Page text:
Background: Electroencephalography and magnetoencephalography studies indicate among schizophrenia patients (SZ) abnormal, often reduced, entrained steady-state (aSSR) and transient (N100/M100) neural responses to auditory stimuli. We complement this literature by focusing analyses on auditory cortices, assessing a wide range of stimulation frequencies with long driving periods and evaluating relationships between aSSR and M100 reductions in SZ. Methods: Seventeen SZ and 17 healthy subjects (H) participated. Stimuli were 1500 msec binaural broadband noise sequences modulated at 5, 20, 40, 80, or 160 Hz. Magnetoencephalography data were collected and co-registered with structural magnetic resonance images. The aSSRs and M100s projected into brain space were analyzed as a function of hemisphere, stimulus density, and time. Results: For aSSR, SZ displayed weaker entrainment bilaterally at low (5-Hz) and high (80-Hz) modulation frequencies. To 40-Hz stimuli, SZ showed weaker entrainment only in right auditory cortex. For M100, while responses for H increased linearly with stimulus density, this effect was weaker or absent in SZ. A principal components analysis of SZ deficits identified low (5-Hz entrainment and M100) and high (40- to 80-Hz entrainment) frequency components. Discriminant analysis indicated that the low-frequency component uniquely differentiated SZ from H. The high-frequency component correlated with negative symptoms among SZ. Conclusions: The SZ auditory cortices were unable to 1) generate healthy levels of theta and high gamma band (80-Hz) entrainment (aSSR), and 2) augment transient responses (M100s) to rapidly presented auditory information (an index of temporal integration). Only the latter was most apparent in left hemisphere and may reflect a prominent neurophysiological deficit in schizophrenia.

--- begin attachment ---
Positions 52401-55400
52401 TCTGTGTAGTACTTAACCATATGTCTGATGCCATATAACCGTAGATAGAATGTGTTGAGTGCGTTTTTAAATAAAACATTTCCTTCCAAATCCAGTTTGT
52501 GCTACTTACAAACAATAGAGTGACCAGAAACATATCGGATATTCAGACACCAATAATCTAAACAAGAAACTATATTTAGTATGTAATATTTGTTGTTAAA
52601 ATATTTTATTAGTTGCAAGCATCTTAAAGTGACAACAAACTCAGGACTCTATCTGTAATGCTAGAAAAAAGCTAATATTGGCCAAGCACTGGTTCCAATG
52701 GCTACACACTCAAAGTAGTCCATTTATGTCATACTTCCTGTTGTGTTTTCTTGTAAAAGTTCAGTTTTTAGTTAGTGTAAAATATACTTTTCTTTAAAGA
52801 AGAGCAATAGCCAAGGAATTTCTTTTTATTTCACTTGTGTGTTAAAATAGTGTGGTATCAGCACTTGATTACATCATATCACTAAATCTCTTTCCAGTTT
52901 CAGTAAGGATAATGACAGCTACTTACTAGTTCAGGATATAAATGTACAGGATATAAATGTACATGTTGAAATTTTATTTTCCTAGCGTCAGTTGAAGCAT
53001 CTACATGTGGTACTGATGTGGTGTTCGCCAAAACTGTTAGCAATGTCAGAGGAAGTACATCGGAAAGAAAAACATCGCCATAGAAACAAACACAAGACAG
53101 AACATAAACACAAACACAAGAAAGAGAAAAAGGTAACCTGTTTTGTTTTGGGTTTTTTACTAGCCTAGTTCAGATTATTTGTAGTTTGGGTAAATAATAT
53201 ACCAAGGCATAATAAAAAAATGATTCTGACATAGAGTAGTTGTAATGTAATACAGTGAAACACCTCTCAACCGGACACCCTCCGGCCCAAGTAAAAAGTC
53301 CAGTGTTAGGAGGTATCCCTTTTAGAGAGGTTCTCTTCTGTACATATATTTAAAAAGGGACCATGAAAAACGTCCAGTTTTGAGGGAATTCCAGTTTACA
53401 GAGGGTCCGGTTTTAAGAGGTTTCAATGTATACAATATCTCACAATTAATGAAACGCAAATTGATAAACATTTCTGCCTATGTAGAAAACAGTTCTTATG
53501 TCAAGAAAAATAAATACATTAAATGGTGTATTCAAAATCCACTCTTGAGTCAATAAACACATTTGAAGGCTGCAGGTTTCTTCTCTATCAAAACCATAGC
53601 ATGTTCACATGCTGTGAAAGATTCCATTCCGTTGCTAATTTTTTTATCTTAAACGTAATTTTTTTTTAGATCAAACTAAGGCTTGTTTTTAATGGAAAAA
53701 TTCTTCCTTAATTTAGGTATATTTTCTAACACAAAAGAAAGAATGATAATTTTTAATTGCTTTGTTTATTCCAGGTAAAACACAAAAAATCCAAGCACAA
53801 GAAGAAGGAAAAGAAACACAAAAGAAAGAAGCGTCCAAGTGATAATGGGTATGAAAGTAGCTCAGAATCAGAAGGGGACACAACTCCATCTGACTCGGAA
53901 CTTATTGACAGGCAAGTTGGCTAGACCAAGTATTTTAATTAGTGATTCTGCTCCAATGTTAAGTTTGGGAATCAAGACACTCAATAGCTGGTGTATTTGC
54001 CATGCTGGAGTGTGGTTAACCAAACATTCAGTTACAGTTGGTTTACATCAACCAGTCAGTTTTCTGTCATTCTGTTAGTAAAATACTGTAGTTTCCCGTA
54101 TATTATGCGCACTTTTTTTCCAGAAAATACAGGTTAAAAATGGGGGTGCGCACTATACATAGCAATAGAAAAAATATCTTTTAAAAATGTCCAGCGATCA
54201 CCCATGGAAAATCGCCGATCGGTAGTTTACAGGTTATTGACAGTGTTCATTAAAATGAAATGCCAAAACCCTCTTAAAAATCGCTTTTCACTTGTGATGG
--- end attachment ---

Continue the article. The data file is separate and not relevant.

Bibliographical noteFunding Information:
This work was supported by Grants from the United States Public Health Service ( MH57886 , R24MH069675 ).
Copyright 2011 Elsevier B.V., All rights reserved.
- Auditory steady-state